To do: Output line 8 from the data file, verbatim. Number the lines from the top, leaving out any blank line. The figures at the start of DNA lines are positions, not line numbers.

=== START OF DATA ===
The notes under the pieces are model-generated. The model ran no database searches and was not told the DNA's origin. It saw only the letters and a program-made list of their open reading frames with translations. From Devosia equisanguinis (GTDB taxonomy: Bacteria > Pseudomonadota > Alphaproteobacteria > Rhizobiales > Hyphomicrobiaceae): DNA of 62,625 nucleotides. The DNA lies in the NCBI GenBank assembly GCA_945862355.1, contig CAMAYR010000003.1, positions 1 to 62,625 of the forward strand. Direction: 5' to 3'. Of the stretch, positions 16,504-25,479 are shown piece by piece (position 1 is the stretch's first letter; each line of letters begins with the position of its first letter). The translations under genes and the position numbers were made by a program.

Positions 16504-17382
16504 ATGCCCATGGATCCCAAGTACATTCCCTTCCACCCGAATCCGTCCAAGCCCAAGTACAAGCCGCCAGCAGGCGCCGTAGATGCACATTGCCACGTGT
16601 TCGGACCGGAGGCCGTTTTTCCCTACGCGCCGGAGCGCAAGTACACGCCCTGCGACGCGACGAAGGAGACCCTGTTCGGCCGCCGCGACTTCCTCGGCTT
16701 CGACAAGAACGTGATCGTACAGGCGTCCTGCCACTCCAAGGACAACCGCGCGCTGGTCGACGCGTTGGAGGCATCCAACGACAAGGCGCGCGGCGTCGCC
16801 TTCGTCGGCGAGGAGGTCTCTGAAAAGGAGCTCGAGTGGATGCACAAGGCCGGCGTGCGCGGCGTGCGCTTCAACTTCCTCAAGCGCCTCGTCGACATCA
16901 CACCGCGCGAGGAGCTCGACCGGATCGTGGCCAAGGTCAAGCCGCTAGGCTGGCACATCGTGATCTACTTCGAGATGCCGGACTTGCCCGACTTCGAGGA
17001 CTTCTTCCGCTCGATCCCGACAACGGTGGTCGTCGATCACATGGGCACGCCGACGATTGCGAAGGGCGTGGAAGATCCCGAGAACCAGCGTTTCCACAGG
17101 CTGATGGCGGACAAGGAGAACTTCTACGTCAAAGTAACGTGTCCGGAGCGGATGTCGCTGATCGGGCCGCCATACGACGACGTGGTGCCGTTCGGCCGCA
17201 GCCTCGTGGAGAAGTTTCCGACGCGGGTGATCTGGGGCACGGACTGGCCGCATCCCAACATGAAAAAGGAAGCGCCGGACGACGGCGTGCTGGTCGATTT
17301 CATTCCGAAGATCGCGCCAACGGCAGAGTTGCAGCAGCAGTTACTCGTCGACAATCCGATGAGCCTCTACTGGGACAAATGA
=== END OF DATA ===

17001 CTTCTTCCGCTCGATCCCGACAACGGTGGTCGTCGATCACATGGGCACGCCGACGATTGCGAAGGGCGTGGAAGATCCCGAGAACCAGCGTTTCCACAGG